This paintings deals accomplished, authoritative insurance of present info on indigenous fermented meals of the area, classifying fermentation based on variety. This variation presents either new and accelerated information at the antiquity and position of fermented meals in human lifestyles, fermentations concerning an alkaline response, tempe and meat substitutes, amazake and kombucha, and more.;College or collage bookstores might order 5 or extra copies at a different scholar rate that is to be had on request from Marcel Dekker, Inc.
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Additional info for Handbook of Indigenous Fermented Foods, Second Edition, Revised and Expanded (Food Science and Technology)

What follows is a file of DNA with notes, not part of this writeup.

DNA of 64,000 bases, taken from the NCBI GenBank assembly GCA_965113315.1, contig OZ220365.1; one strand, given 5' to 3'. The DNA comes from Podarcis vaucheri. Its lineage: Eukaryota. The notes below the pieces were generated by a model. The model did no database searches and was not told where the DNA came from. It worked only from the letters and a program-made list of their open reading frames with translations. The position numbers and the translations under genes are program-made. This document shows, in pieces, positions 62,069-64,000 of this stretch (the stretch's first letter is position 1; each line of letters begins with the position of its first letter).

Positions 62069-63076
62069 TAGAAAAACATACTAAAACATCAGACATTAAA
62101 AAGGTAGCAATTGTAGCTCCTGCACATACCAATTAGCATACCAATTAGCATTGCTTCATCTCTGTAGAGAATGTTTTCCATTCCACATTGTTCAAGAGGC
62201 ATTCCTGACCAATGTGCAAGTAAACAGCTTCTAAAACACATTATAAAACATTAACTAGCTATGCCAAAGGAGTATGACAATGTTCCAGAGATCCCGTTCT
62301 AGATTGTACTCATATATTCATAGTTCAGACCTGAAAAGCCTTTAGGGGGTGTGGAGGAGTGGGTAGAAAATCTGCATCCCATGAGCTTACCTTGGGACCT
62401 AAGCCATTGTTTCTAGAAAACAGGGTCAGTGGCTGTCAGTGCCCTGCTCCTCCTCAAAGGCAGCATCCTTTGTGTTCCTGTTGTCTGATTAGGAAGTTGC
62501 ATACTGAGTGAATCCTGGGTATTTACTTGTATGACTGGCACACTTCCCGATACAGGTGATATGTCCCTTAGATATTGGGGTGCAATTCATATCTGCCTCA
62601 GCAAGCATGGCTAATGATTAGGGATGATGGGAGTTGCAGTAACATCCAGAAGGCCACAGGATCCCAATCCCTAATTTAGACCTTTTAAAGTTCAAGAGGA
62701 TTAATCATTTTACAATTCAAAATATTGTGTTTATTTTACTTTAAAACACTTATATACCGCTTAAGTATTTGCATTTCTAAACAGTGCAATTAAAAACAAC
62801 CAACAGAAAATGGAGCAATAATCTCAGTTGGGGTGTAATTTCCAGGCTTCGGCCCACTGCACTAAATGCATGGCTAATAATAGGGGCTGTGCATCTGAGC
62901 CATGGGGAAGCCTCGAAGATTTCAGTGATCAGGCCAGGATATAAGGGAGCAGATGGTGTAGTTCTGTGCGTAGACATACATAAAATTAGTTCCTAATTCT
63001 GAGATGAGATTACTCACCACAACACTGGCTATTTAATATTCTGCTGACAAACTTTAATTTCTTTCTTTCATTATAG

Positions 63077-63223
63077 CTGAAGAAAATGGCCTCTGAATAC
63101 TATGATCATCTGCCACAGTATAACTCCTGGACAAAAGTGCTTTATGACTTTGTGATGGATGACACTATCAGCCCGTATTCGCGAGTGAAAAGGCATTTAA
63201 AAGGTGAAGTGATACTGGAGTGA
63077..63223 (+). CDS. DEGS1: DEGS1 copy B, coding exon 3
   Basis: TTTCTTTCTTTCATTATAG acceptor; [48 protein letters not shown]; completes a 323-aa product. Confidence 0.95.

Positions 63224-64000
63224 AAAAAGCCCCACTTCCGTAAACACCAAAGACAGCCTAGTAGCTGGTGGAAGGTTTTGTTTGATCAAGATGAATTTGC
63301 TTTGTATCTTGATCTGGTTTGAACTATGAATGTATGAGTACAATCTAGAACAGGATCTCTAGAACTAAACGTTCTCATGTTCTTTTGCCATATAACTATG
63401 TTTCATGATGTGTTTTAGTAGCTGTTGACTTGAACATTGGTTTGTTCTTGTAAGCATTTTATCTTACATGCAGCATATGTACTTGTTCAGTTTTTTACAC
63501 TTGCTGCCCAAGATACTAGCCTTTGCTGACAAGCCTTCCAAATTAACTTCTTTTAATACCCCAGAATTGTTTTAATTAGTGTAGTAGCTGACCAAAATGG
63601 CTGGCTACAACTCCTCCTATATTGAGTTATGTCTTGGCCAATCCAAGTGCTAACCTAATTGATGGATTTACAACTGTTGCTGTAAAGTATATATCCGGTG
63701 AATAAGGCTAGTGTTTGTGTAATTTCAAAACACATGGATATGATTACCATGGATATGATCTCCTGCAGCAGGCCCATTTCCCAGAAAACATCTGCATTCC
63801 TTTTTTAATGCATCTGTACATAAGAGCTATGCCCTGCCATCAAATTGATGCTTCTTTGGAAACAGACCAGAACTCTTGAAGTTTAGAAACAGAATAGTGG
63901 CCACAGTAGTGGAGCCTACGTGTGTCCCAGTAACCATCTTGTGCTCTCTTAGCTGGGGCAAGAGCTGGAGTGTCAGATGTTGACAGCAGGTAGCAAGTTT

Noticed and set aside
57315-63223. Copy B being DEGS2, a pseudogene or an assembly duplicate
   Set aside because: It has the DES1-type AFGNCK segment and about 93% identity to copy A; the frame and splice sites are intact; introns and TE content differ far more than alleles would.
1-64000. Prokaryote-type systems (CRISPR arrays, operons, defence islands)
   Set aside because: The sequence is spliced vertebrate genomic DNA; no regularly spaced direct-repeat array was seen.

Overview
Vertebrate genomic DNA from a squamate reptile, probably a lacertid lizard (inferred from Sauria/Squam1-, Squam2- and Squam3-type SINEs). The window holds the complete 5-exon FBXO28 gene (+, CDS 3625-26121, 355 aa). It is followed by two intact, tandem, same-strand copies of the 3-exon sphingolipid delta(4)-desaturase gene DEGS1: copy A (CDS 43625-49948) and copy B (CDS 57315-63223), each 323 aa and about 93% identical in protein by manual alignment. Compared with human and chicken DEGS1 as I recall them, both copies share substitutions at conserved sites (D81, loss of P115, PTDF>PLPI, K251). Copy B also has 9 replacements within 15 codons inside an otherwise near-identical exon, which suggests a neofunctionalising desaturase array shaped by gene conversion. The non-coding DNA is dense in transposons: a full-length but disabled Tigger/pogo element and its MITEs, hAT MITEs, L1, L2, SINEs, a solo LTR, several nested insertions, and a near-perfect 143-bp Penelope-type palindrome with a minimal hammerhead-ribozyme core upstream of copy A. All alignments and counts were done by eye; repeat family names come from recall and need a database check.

It is estimated that 1 kg of raw soybeans can be made into 42 packets (48 g each) of tempe which retail at 3 packets for U. S. $0. 10. The cost of 1 kg of beans is approximately U. S. $0. 60, thus a gross profit of U. S. $0. 80 can be made from each kilogram of beans processed. This is based on the assumption that the manufacturers do not have to purchase banana leaves, as the plants are commonly grown within the compounds of their homes, and it does not take into account the cost of fuel. Tempe Production in Other Parts of the World Shurtleff and Aoyagi (1984) reported that the largest tempe production in the world was MarusanAi (Japan), which manufactured 6885 kg (15,146 lbs) per week. The largest company in the U. S. was Quong Hop/Pacific Tempe in Cali Figure 23 Inside a cottage tempe factory in malaysia. (Courtesy K. H. Steinkraus, Cornell University, Geneva, New York. ) Page 50 fornia, which produced 3182 kg (7000 lbs)/week. The second largest production in the world was Tempe Production, Inc. in the Netherlands, which produced 6000 kg (13,200 lbs) per week. The retail price of tempe in the U. S. ranged from $1. 70 to $2. 50/lb (Shurtleff and Aoyagi, 1984). Production of Tempe Inoculum Because of the need to produce stable, preferably powdered, tempe inocula, a number or research laboratories have worked on the problem. Steinkraus et al. (1965a) basically used the tempe process to produce inocula, except that the soybean cotyledon substrate was sterilized (Figure 24) and aseptic conditions were maintained during the processing of the inoculum. Rusmin and Ko (1974) used hydrated polished rice as a substrate but made no attempt to maintain sterility of substrate or aseptic conditions. Their inoculum contained large numbers of bacteria. Yeoh and Merican (1977) used rice flour for a substrate (Figure 25). Wang et al. (1975a), Hesseltine et al. (1976), and Wang and Hesseltine (1979) recommended growing R. oligosporus on polished rice or rice:wheat bran (4:1) or wheat:wheat bran (4:1) at a substratetowater ratio of 10:6 for 4 or 5 days at 32°C. The substrates were sterilized (20 min at 121°C) in Erlenmeyer flasks. Following sporulation, the cultures were freezedried and pulverized. At the Bandung Institute of Technology, spores of R. Oligosporus are inoculated on to steamed cooked rice and incubated at 37°C until the organism sporulates and the rice becomes dry. It is then ground to a powder and stored in plastic bags until used. One gram of inoculum is used per kilogram of substrate (Hermana, 1972; Ibrahim and Gandjar, 1978). Based upon the studies of Hesseltine and his associates, rice or rice:wheat bran would appear to be the preferred substrates for production of tempe inoculum because the yield of viable spores is higher than it is on soybean cotyledons. Consequently, the number of spores surviving freeze drying also is higher. In addition, the dried spore powders retain their viability to a high degree for at least 6 months at 22°C. Figure 24 Flow sheet: Production of tempe inoculum.